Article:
Didgeridoo Lessons for Sleep Apnea & Healing

Learn the art of playing the didgeridoo. Daran teaches the "Tao of the didgeridoo" as a unique combination of breath therapy, expression, stress reduction and meditation. The deep, vibrational tones offer a unique relaxing and healing experience. If Mother earth had a voice it would be the didgeridoo!

Playing the Didgeridoo can alleviate the symptoms of SLEEP APNEA. People who snore have a 67% higher chance of having a stroke and a 34% higher chance of having a heart attack. Playing the didgeridoo is a joyful way to strengthen and tone the tissues of the throat and also provides good exercise for the cardiovascular and respiratory systems.

Daran is a teacher for the Worldwide Sleep Apnea Didgeridoo Network.


Investment is $75 for a 60 minute individual private class. 

3 one hour private lessons for $200. 

In person and Zoom Lessons are available.

LOCATION: Daran's Healing Sanctuary, 506 Old Greensboro Rd Chapel Hill, NC 27516



THE AMERICAN SLEEP APNEA ASSOCIATION: “The first published article on the possible effect of playing a wind instrument on OSA was an investigation of playing the didgeridoo, a drone instrument traditional among Australian aborigines. Results of the study, conducted in Switzerland by Milo A. Puhan and others, were published online by the British Medical Journal in December 2005. Puhan and his colleagues worked with 25 patients with moderate obstructive sleep apnea (apnea-hypopnea indexes between 15 and 30). Fourteen were supplied four-foot-long plastic didgeridoos, given four lessons on the instrument spaced over an eight-week period, and instructed to practice at least 20 minutes a day five days a week. The 11-person control group was placed on a four-month waiting list for their own didgeridoos and lessons.

The physiological benefit of didgeridoo playing is believed to stem from an action called circular breathing, in which the player inhales through the nose while maintaining an uninterrupted outflow into the instrument through the mouth, using the cheeks as bellows. This produces a continuous note sustained far longer than would be possible with a single breath. At the conclusion of the four months, the investigators found that the didgeridoo players’ apnea-hypopnea index had dropped from an average of 21 to 11.6. (The AHI of the untreated control group decreased as well, but only to 15.4.) The didgeridoo players also showed a marked improvement in their level of daytime sleepiness. And the participants proved to be enthusiastically compliant with their instructions, honking on their instruments an average of almost six days a week although five was all that was asked for.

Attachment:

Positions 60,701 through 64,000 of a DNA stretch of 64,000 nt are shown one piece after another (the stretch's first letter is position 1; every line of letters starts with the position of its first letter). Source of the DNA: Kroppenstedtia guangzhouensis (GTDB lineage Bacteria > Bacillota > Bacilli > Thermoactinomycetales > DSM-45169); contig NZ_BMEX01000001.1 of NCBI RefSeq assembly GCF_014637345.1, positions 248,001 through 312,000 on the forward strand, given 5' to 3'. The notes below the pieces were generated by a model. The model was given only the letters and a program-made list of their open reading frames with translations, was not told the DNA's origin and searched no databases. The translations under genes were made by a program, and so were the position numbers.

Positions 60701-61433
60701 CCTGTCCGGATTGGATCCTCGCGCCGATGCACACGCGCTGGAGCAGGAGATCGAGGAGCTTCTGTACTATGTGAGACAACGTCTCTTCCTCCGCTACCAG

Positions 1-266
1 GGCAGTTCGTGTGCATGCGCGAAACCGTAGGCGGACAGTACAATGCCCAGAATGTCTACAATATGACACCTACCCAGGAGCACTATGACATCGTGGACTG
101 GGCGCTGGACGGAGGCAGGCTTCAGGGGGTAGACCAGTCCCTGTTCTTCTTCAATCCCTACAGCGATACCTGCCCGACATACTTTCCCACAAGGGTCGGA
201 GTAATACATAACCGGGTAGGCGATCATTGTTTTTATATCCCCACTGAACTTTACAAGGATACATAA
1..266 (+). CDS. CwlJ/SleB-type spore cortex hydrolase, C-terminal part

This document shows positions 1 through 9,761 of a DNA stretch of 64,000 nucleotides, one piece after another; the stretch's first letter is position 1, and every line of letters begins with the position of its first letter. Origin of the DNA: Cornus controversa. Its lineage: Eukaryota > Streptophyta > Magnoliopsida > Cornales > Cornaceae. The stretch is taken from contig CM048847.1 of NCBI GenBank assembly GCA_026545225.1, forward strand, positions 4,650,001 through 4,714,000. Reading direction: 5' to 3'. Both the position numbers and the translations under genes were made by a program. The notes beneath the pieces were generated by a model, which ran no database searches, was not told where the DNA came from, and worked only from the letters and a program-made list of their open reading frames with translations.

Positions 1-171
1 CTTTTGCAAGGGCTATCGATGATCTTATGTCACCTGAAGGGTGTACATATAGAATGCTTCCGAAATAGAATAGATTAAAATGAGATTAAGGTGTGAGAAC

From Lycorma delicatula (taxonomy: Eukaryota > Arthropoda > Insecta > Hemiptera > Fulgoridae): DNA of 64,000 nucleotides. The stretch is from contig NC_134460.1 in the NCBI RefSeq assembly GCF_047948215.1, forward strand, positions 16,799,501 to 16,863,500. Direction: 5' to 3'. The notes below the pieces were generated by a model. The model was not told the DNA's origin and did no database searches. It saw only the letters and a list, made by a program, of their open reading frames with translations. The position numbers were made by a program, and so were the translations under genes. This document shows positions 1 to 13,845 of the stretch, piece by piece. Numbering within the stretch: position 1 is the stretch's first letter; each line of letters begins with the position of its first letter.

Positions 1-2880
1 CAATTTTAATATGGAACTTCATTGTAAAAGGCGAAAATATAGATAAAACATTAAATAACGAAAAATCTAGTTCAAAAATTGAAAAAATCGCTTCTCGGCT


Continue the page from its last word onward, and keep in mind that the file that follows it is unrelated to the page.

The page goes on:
British Medical Journal Study: Didgeridoo playing as alternative treatment for obstructive sleep apnoea syndrome: randomised controlled trial


"Daran's playful, compassionate and masterful approach to sound healing is profoundly fun and invites endless discovery. In this class, Daran guides us through rhythms, techniques, body scans, and visualizations into deep, expansive states of awareness. The class delights and surprises. It ranges from foot stompin fun and no stops trumpeting, to vast inner states of silence. Naturally, it fosters community as folks gather to make a joyful noise together. There is no way to understand the profundity of playing the didgeridoo until you actually play it. Its full spectrum power to heal and transform gives access to our ever expanding potential. Who knew? I'm so thankful for the spontaneous moment in which I was invited to a workshop and said yes. Thank you Daran!" 
-Chitra Giauque

"Daran's classes are a wonderful oasis from a busy life. Learning the healing tones of the didgeridoo and linking them up to mindfulness meditation can be very centering and calming. Didge playing also helps me strengthen my respiratory system and tone my mouth, throat and abdominal muscles. It is an all-around way of keeping fit while having fun. I recommend Daran as a wonderful teacher and a peaceful presence." 
-Kathleen Murray, MSW, LCSW

"Gordon absolutely LOVED the lesson – and I did too. Thank you so much for your patience, enthusiasm, and expertise. You are such a gifted teacher. We look forward to playing and practicing together and more lessons from you. Hugs of appreciation!!"